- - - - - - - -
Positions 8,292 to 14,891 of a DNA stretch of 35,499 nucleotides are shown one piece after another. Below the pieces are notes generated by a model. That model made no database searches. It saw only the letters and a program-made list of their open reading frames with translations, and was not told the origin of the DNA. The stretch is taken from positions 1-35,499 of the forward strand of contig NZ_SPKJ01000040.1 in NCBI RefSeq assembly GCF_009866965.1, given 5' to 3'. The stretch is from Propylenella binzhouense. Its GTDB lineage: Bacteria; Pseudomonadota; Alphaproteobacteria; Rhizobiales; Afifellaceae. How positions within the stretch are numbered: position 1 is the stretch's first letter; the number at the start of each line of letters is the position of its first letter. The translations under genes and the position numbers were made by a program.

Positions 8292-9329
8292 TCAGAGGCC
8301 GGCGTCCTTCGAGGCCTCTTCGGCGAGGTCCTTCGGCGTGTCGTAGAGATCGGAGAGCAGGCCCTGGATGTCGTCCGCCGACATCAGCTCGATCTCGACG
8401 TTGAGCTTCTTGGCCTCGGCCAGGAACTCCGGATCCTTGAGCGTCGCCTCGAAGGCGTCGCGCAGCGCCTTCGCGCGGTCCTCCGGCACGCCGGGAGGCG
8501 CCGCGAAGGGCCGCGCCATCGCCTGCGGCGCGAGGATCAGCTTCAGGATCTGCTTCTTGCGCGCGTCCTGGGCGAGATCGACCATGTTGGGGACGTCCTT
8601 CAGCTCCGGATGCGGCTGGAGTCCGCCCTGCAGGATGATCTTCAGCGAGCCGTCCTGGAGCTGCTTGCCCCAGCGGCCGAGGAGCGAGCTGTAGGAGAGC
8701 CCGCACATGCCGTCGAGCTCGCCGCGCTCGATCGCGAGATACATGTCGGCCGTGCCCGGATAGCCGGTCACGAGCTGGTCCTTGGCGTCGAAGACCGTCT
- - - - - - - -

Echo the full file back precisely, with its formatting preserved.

Positions 8,292 to 14,891 of a DNA stretch of 35,499 nucleotides are shown one piece after another. Below the pieces are notes generated by a model. That model made no database searches. It saw only the letters and a program-made list of their open reading frames with translations, and was not told the origin of the DNA. The stretch is taken from positions 1-35,499 of the forward strand of contig NZ_SPKJ01000040.1 in NCBI RefSeq assembly GCF_009866965.1, given 5' to 3'. The stretch is from Propylenella binzhouense. Its GTDB lineage: Bacteria; Pseudomonadota; Alphaproteobacteria; Rhizobiales; Afifellaceae. How positions within the stretch are numbered: position 1 is the stretch's first letter; the number at the start of each line of letters is the position of its first letter. The translations under genes and the position numbers were made by a program.

Positions 8292-9329
8292 TCAGAGGCC
8301 GGCGTCCTTCGAGGCCTCTTCGGCGAGGTCCTTCGGCGTGTCGTAGAGATCGGAGAGCAGGCCCTGGATGTCGTCCGCCGACATCAGCTCGATCTCGACG
8401 TTGAGCTTCTTGGCCTCGGCCAGGAACTCCGGATCCTTGAGCGTCGCCTCGAAGGCGTCGCGCAGCGCCTTCGCGCGGTCCTCCGGCACGCCGGGAGGCG
8501 CCGCGAAGGGCCGCGCCATCGCCTGCGGCGCGAGGATCAGCTTCAGGATCTGCTTCTTGCGCGCGTCCTGGGCGAGATCGACCATGTTGGGGACGTCCTT
8601 CAGCTCCGGATGCGGCTGGAGTCCGCCCTGCAGGATGATCTTCAGCGAGCCGTCCTGGAGCTGCTTGCCCCAGCGGCCGAGGAGCGAGCTGTAGGAGAGC
8701 CCGCACATGCCGTCGAGCTCGCCGCGCTCGATCGCGAGATACATGTCGGCCGTGCCCGGATAGCCGGTCACGAGCTGGTCCTTGGCGTCGAAGACCGTCT